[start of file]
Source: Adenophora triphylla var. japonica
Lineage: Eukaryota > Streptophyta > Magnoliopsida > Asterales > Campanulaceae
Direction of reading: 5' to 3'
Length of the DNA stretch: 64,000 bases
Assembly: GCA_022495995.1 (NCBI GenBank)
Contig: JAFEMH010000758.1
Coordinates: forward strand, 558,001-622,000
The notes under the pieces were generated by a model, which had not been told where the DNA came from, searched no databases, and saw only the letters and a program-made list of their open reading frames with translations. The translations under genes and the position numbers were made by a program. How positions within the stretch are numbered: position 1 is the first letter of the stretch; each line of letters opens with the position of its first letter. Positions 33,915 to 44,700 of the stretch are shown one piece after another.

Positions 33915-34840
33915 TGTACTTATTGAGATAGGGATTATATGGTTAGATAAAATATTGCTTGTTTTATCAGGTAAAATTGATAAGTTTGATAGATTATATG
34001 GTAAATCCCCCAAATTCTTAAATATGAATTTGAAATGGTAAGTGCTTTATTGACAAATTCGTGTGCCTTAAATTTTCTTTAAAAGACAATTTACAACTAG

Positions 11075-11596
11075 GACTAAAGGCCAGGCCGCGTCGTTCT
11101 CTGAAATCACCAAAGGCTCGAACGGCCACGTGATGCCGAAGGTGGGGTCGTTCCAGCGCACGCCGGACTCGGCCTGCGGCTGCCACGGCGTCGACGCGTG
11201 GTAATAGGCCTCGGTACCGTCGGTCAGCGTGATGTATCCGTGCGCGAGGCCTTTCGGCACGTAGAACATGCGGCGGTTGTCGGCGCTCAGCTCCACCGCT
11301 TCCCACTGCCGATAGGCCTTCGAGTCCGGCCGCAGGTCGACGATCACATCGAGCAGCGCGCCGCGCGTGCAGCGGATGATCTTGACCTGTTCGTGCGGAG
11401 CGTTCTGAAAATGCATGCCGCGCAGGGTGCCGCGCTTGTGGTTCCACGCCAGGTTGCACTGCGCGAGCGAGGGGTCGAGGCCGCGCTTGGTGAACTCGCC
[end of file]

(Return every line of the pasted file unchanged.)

Source: Adenophora triphylla var. japonica
Lineage: Eukaryota > Streptophyta > Magnoliopsida > Asterales > Campanulaceae
Direction of reading: 5' to 3'
Length of the DNA stretch: 64,000 bases
Assembly: GCA_022495995.1 (NCBI GenBank)
Contig: JAFEMH010000758.1
Coordinates: forward strand, 558,001-622,000
The notes under the pieces were generated by a model, which had not been told where the DNA came from, searched no databases, and saw only the letters and a program-made list of their open reading frames with translations. The translations under genes and the position numbers were made by a program. How positions within the stretch are numbered: position 1 is the first letter of the stretch; each line of letters opens with the position of its first letter. Positions 33,915 to 44,700 of the stretch are shown one piece after another.

Positions 33915-34840
33915 TGTACTTATTGAGATAGGGATTATATGGTTAGATAAAATATTGCTTGTTTTATCAGGTAAAATTGATAAGTTTGATAGATTATATG
34001 GTAAATCCCCCAAATTCTTAAATATGAATTTGAAATGGTAAGTGCTTTATTGACAAATTCGTGTGCCTTAAATTTTCTTTAAAAGACAATTTACAACTAG

Positions 11075-11596
11075 GACTAAAGGCCAGGCCGCGTCGTTCT
11101 CTGAAATCACCAAAGGCTCGAACGGCCACGTGATGCCGAAGGTGGGGTCGTTCCAGCGCACGCCGGACTCGGCCTGCGGCTGCCACGGCGTCGACGCGTG
11201 GTAATAGGCCTCGGTACCGTCGGTCAGCGTGATGTATCCGTGCGCGAGGCCTTTCGGCACGTAGAACATGCGGCGGTTGTCGGCGCTCAGCTCCACCGCT
11301 TCCCACTGCCGATAGGCCTTCGAGTCCGGCCGCAGGTCGACGATCACATCGAGCAGCGCGCCGCGCGTGCAGCGGATGATCTTGACCTGTTCGTGCGGAG
11401 CGTTCTGAAAATGCATGCCGCGCAGGGTGCCGCGCTTGTGGTTCCACGCCAGGTTGCACTGCGCGAGCGAGGGGTCGAGGCCGCGCTTGGTGAACTCGCC